Amy Hess, executive assistant director of FBI‘s science and technology branch, has outlined the bureau’s work on Rapid DNA during a hearing with a subcommittee of the House Judiciary Committee on Thursday.
Hess said in written remarks that FBI’s efforts focus on driving the effectiveness and speed of the Combined DNA Index System and National DNA Index System.
“Our interest in incorporating new developments and enhancing the effectiveness of CODIS is balanced against the importance of preserving this important investigative tool and the quality and integrity of [NDIS],” she told the subcommittee on crime, terrorism, homeland security and investigations.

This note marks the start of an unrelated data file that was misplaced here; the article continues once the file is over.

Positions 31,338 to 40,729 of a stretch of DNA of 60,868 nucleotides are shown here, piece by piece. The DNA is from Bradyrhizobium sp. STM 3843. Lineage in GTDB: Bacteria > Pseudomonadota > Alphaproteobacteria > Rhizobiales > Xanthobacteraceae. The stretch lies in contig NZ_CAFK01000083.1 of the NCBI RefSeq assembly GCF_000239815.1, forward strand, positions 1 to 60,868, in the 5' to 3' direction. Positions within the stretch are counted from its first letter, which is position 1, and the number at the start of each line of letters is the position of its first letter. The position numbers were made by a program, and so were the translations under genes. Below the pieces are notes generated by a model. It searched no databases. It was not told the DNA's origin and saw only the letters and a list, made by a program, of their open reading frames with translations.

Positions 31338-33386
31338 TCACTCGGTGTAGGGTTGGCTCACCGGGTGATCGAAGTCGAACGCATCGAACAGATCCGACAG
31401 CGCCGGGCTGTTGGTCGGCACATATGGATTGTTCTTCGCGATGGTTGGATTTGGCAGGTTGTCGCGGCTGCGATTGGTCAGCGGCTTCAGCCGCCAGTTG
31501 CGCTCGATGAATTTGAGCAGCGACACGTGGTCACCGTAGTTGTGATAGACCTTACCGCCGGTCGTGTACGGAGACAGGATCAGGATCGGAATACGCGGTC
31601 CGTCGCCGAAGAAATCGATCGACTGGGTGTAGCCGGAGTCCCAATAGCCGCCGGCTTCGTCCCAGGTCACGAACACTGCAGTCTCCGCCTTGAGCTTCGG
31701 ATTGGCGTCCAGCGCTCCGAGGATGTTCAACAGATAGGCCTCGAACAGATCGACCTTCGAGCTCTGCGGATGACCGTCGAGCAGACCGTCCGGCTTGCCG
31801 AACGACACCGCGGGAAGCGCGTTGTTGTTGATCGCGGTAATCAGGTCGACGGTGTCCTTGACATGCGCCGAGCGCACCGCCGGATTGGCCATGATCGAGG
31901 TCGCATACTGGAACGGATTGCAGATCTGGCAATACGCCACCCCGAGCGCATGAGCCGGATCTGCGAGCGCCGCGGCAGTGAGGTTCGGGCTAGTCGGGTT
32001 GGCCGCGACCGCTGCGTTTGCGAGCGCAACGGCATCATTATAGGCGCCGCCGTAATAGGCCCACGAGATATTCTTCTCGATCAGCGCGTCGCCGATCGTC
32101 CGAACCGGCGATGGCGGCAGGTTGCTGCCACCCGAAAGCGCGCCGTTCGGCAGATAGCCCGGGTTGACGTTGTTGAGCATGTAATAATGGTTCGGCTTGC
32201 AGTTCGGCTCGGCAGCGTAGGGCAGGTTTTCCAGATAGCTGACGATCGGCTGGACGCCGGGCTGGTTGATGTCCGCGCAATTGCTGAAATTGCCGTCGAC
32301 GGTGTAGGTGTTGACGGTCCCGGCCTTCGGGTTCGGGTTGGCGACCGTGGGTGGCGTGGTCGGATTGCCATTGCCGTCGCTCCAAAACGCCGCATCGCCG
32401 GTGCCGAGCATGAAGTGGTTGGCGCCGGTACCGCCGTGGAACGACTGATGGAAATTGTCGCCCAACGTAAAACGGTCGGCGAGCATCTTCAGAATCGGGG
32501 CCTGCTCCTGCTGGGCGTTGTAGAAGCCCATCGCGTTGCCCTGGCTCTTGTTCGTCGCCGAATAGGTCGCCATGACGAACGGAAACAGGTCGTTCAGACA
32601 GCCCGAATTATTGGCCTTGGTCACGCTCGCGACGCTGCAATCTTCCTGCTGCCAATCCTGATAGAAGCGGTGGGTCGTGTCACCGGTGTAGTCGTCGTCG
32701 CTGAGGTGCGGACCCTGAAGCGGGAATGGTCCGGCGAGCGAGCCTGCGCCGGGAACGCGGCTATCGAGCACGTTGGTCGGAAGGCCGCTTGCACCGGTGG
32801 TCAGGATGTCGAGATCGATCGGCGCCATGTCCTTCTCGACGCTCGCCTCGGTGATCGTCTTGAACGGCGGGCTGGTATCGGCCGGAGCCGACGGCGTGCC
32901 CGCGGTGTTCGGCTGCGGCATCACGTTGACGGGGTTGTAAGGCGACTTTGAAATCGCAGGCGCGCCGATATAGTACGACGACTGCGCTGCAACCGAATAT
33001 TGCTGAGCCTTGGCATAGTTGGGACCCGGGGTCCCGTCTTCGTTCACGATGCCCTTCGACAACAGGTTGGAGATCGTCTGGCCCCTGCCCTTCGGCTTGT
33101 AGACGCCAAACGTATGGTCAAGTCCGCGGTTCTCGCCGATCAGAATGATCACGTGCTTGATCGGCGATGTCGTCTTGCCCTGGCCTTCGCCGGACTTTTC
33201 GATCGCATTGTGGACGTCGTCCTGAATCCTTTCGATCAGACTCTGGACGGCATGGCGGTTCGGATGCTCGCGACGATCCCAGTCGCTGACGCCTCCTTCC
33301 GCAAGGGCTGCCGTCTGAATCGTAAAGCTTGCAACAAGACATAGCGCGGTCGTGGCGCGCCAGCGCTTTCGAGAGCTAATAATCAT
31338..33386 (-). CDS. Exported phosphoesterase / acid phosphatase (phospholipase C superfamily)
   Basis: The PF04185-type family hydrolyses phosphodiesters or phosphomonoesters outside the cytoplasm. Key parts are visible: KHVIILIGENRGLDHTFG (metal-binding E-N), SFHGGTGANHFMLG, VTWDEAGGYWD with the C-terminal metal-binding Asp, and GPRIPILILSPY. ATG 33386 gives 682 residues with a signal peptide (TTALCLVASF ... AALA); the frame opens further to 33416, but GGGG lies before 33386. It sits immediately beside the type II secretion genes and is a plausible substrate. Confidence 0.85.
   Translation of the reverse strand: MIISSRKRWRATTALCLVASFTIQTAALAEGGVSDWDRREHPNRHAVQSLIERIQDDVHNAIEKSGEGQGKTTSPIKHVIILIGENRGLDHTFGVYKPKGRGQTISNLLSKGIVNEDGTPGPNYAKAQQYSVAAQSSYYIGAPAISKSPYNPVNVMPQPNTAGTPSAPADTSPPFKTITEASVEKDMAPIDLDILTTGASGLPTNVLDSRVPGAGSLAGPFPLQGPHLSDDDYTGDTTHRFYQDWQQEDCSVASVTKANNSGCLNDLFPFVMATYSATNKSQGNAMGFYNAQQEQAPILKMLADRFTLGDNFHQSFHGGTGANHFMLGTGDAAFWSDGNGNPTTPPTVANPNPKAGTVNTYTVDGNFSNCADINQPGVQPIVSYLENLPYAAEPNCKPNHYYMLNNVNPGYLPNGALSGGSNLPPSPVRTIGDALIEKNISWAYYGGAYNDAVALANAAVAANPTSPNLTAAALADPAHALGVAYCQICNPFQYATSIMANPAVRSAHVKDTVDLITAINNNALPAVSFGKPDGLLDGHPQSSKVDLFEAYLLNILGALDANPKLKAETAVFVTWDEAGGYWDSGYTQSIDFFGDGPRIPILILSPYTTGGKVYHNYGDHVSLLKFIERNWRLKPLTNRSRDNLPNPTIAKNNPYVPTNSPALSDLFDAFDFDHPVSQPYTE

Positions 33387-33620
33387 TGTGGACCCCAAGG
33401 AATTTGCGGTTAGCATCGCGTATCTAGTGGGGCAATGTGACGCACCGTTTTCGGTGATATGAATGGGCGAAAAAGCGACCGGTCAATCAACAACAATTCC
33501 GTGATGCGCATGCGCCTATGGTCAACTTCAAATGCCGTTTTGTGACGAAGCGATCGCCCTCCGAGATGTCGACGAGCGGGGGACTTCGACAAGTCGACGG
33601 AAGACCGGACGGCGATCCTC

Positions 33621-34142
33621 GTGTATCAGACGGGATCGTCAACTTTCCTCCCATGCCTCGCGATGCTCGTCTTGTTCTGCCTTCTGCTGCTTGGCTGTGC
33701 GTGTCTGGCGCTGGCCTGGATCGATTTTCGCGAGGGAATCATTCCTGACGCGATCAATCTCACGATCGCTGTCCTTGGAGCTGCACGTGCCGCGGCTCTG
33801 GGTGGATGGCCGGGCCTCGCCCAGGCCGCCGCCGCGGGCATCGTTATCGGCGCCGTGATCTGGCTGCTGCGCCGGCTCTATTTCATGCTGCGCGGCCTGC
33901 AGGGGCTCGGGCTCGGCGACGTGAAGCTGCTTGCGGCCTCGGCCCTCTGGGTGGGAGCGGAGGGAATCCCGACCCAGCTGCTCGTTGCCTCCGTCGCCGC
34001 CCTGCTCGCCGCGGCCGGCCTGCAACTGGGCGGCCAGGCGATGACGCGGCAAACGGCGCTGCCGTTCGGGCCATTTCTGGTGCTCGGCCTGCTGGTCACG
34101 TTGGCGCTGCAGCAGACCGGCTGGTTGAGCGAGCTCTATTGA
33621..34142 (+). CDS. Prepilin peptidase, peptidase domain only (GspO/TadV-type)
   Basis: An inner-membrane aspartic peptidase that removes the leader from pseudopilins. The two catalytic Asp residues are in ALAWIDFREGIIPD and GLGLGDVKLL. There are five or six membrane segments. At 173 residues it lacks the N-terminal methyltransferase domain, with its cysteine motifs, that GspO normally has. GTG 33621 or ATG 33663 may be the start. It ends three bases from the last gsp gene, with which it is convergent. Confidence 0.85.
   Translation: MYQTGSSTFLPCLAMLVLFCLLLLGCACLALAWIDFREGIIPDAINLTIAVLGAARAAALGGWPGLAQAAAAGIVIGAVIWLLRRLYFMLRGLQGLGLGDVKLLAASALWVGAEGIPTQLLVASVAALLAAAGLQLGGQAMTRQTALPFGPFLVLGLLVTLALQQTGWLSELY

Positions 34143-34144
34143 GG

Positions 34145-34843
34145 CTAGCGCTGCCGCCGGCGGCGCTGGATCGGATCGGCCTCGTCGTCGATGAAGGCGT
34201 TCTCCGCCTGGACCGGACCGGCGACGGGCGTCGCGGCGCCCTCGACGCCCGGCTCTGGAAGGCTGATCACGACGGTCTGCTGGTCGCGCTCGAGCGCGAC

According to Hess, the use CODIS and NDIS for Rapid DNA analysis works to support forensic investigations of both domestic and international law enforcement agencies through an automation of the “swab in–profile out” process.
“[We] believe that the efficiencies obtained from the real-time analysis of an arrestee’s DNA sample has tremendous potential to improve public safety by focusing law enforcement investigative resources and assisting in identifying putative perpetrators before they are released from custody,” she said.
Hess noted that FBI is looking to deploy Rapid DNA instruments at major metropolitan police departments as part of pilot programs to test the technology during the booking process.
The bureau also calls for statutory authorization on the use of FBI-approved instruments for searching DNA records on NDIS, she added.